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Journal of No. 118


March 11th, 2010

What a difference 8 years makes. @ 04:54 pm


2002: 9th Circuit Court of Appeals rules 'under god' in the Pledge unconstitutional
(2004): The Supremes nullify it, saying Newdow doesn't have standing.
2010: 9th Circuit Court of Appeals rules the Pledge constitutional. (200 page decision)

'Under god' is "a reference to the historical and religious traditions of our country, not a personal affirmation through prayer or invocation that the speaker believes in God." And the Pledge is an optional patriotic exercise.

[Similarly, 'In God We Trust' on our coinage is "of a patriotic or ceremonial
character and bears no true resemblance to a governmental
sponsorship of a religious exercise." (only a 15 pager!)]

I'm not really torqued about this. Especially since the courts keep reminding us that these are merely ceremonial utterances that don't really mean anything other than 'Yay America!'
 
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From:essentialsaltes
Date:March 12th, 2010 01:18 am (UTC)
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From the dissent: "Had my views prevailed here, our decision would not preclude
daily recitation of the Pledge of Allegiance by public
schoolchildren. To the contrary, public schoolchildren would
be free to recite the Pledge as it stood for more than sixty
years, a patriotic Pledge with which many of us grew up —
a patriotic Pledge that is fully consistent with the Establishment
Clause. All that would be required would be the deletion
of the two words added by an amendment designed to promote
religion and to indoctrinate schoolchildren with a religious
belief. As has long been agreed in this nation, the
teaching of religious views is the function of the family and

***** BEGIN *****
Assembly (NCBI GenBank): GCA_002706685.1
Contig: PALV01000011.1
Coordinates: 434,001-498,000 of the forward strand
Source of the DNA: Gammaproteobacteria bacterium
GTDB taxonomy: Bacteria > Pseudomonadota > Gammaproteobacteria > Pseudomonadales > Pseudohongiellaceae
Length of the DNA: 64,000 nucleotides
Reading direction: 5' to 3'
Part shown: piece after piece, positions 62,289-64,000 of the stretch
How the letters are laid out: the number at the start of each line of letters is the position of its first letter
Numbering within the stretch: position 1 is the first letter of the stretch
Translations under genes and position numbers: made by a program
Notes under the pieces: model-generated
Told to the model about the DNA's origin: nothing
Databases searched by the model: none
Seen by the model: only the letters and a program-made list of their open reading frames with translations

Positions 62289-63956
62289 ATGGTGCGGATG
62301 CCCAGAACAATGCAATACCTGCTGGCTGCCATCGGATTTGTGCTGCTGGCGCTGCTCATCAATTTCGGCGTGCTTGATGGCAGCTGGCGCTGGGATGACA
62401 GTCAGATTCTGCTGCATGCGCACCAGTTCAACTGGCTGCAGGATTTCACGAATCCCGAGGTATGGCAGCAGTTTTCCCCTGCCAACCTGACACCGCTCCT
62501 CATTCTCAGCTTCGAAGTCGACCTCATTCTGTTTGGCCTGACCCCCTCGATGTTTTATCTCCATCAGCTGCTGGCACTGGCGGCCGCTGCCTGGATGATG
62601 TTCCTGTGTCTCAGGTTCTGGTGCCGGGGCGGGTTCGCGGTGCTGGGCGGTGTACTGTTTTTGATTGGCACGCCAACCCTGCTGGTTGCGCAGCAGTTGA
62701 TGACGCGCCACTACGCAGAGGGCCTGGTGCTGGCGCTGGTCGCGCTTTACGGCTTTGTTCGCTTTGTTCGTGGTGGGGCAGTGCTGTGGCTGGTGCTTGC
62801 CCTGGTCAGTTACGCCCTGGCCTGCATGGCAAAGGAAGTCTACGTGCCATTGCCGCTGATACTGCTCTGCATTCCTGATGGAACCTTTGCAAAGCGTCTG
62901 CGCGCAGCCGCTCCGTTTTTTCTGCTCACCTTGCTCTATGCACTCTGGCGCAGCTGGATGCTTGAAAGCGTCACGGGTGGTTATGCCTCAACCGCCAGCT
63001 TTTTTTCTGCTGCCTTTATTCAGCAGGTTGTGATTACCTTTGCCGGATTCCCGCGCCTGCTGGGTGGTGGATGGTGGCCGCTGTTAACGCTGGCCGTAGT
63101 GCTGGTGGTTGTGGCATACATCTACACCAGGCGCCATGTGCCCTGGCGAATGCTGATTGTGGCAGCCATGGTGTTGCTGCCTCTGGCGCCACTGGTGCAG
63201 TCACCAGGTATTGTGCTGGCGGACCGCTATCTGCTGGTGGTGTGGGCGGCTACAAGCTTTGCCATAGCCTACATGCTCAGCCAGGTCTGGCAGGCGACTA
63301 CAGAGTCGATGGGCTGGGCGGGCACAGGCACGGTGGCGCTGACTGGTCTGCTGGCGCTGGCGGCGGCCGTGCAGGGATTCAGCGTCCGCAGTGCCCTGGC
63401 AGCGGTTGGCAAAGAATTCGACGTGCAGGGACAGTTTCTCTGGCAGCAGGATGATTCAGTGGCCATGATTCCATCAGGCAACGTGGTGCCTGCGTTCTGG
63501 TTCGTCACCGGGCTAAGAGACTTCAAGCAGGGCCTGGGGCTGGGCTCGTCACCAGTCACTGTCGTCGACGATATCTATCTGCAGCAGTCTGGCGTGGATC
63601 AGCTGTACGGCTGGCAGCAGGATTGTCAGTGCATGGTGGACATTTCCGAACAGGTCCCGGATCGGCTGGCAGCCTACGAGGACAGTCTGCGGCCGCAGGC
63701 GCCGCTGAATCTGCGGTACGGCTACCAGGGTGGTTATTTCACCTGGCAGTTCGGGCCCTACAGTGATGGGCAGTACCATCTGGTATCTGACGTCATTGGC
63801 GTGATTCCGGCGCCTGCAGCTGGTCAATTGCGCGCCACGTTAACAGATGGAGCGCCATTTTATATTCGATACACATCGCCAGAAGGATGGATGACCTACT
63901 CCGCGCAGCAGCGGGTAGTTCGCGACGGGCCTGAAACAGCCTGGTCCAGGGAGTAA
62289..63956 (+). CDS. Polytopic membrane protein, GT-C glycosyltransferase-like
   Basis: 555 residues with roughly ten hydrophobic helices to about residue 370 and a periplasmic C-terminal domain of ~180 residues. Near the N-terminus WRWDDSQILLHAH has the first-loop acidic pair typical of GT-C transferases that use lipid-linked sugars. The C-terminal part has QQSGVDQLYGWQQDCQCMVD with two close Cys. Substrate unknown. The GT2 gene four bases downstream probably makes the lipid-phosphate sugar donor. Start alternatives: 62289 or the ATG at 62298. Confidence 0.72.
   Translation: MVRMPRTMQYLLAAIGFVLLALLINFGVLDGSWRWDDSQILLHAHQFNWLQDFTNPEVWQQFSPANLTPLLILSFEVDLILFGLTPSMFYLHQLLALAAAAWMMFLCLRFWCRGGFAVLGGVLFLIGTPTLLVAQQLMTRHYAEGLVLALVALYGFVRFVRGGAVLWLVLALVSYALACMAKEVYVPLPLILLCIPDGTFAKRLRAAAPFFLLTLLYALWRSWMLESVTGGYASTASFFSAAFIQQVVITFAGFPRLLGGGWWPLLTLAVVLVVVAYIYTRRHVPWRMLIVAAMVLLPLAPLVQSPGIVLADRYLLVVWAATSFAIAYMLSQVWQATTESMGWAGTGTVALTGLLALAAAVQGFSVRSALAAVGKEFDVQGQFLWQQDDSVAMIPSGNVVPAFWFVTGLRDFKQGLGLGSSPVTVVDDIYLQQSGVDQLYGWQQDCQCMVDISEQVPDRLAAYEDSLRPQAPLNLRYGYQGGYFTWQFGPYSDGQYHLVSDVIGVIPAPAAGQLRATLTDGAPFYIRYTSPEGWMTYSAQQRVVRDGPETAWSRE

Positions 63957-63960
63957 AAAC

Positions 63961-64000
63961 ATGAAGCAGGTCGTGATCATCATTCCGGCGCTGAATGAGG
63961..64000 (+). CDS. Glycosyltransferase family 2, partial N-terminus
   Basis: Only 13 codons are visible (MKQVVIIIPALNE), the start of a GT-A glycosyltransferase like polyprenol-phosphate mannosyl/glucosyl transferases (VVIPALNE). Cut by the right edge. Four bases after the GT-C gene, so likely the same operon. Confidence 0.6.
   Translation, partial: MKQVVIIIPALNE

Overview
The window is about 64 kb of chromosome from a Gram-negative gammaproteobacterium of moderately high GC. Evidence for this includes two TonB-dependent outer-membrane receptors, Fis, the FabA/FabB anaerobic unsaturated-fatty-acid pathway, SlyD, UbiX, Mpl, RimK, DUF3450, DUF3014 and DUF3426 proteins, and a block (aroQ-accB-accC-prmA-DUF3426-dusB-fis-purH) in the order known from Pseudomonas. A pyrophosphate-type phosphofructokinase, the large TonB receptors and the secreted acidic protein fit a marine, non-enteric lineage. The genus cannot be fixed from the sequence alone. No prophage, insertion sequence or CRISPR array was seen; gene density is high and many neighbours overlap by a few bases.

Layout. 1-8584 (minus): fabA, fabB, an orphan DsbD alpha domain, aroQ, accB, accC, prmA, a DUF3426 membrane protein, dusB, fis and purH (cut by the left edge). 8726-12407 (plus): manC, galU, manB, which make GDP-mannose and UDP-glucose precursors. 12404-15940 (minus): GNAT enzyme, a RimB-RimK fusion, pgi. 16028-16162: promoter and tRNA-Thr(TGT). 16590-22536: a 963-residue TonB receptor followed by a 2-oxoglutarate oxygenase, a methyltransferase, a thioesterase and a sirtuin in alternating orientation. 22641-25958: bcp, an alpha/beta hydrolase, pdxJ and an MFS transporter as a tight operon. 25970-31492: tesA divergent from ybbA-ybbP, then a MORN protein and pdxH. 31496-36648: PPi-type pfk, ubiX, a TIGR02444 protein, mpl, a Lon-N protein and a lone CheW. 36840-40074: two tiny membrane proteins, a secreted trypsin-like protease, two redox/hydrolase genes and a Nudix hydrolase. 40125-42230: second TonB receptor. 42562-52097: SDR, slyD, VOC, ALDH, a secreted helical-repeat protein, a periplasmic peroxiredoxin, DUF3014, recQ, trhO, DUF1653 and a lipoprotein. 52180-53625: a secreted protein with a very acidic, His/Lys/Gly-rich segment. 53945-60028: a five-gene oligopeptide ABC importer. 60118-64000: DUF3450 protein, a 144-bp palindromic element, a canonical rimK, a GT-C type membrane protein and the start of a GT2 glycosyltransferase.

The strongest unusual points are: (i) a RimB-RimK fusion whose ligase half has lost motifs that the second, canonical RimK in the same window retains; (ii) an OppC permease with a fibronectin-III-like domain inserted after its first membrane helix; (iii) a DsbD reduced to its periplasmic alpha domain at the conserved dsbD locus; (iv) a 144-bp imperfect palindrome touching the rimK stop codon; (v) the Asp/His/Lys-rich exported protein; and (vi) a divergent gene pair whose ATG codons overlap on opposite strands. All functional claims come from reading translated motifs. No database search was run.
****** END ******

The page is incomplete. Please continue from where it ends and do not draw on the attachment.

the Church, not the State and the public school system."
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From:essentialsaltes
Date:March 12th, 2010 01:20 am (UTC)
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Holy shit, the dissent is twice as long as the opinion.
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From:essentialsaltes
Date:March 12th, 2010 07:54 pm (UTC)
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Boy is Judge Reinhardt pissed off. And I can't help but be amused at his swipe at Palin:

For many Americans, the current version of the Pledge is
the only version they have ever known. Some individuals not
familiar with our political history may even be under the
impression that its language dates back to the founding fathers.4

4See, for example, the words of former Governor Sarah Palin of Alaska:
“If [the Pledge] was good enough for the founding fathers, its [sic] good
enough for me . . . .” Eagle Forum Alaska, 2006 Gubernatorial Candidate
Questionnaire, July 31, 2006,
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From:jimkeller
Date:March 12th, 2010 02:13 am (UTC)
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The good news is, even though this was a devastating reversal, it's still a 2-1, which means there are still plenty of judges who do get it. And from a strictly legal point of view, precedent is on the side of the majority (even though the precedent is clearly wrong), making judges who don't want to get overturned leery of doing the right thing. Since the current Supreme Court is unlikely to see this as an establishment issue anyway, I think we should concentrate on thanking the judges who get it and educating the public about the history of "under God" (yes, it was intended to reinforce Christian morality) and how it alienates and harms atheists and non-Judeo-Christians.
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From:dogofthefuture
Date:March 12th, 2010 11:20 pm (UTC)
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Cribbing my comment from Fark about this issue:

If they'd deleted "Under God," Christians would have no way to express their faith in public and would undoubtedly be cast into the lake of fire come Judgment Day. So, dodged a bullet there.
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From:swmartin
Date:March 13th, 2010 12:14 am (UTC)
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The way I see it, if the specific words in the Pledge of Allegiance are just ceremonial utterances, devoid of any real meaning, then we have to apply the same reasoning to phrases like "tell the truth, the whole truth, and nothing but the truth", "protect and defend the Constitution of the United States", and "obey the orders of the President of the United States and the orders of the officers appointed over me". No one's expected to take those words SERIOUSLY, they're just traditional things you say at trials, inaugurations, and enlistments! As a bonus, think of all the legal fees we'll save by eliminating perjury trials, impeachments, and courts martial.

Journal of No. 118